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US north-east cost faces ‘historic’ blizzard



A “potentially historic blizzard” could see as much as 3ft of snow hit the US north-east coast, the National Weather Service has warned. The warning comes as a study suggests that extreme weather events could double due to climate change.

The US forecast led to travel bans, public transport being reduced and schools closing early. New York governor Andrew Cuomo said with a “potentially historic blizzard” the state was “preparing for the worst”.

The weather comes as a new study warns that climate change will double the risk of an extreme weather event in the Pacific Ocean called La Nina. The increase could potentially lead to devastating effects, such as droughts in the south-western US, floods in the western Pacific regions and Atlantic hurricanes.

Additionally, around 70% of the increased La Nina events are projected to follow immediately after an extreme El Nino event. The two weather events are each other correspondents, meaning that some parts of the world could experience weather patterns that switch between extremes of wet and dry.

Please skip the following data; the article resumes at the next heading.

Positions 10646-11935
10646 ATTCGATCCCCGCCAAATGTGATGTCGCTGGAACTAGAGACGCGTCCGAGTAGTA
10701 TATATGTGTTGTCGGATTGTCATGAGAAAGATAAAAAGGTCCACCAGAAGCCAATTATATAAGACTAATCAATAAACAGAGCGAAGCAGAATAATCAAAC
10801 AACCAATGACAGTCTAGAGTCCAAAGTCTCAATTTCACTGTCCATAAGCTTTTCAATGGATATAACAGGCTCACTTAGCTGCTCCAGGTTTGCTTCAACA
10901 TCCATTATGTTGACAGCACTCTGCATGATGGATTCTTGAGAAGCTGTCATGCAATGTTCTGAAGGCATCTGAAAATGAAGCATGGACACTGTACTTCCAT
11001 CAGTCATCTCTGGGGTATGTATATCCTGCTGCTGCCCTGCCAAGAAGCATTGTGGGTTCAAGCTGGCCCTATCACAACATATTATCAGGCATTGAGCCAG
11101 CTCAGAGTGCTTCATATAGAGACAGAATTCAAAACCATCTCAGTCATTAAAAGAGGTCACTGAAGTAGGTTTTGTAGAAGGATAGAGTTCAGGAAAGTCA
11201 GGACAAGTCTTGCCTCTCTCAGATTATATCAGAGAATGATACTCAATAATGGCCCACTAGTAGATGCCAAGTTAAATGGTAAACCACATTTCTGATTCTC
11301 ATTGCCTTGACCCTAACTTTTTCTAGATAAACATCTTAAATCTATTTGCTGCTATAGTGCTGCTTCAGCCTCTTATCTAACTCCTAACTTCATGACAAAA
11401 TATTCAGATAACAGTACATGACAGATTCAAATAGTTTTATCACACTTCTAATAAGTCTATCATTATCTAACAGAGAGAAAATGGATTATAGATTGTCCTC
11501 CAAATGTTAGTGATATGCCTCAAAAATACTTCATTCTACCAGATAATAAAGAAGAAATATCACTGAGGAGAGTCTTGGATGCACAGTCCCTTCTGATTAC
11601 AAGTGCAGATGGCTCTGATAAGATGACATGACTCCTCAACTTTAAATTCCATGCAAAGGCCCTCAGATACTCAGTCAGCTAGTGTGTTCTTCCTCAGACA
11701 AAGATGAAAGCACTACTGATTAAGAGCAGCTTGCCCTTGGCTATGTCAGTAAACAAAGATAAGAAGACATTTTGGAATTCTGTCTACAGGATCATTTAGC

The study’s findings, which have been published in the journal Nature Climate Change, suggest that increased land warming, coupled with an increase in frequency of extreme El Nino events, will mean that extreme La Nina events could occur every 13 years, rather than the 23 years previously seen.

Co-author of the research, Professor Mat Collins, from the University of Exeter, said, “Our previous researcher showed a doubling in frequency of El Nino events, and this new study shows a similar fate for the cold phase of the cycle. It shows again how we are just beginning to understand the consequences of global warming.”

Several other reports, including one from the Royal Society, have also linked climate change to increased severity and frequency of extreme weather. Half of all extreme weather events that occurred in 2012 have been linked to climate change.

Photo: teslacoils via Freeimages

Further reading:

Report: climate change to impact severity and frequency of extreme weather

Half of 2012 extreme weather events linked to climate change, says study

Study: Australia will see more extreme weather because of climate change

Extreme weather prompting Google searches on climate change

Environment Agency: climate change means we need to adapt to extreme weather


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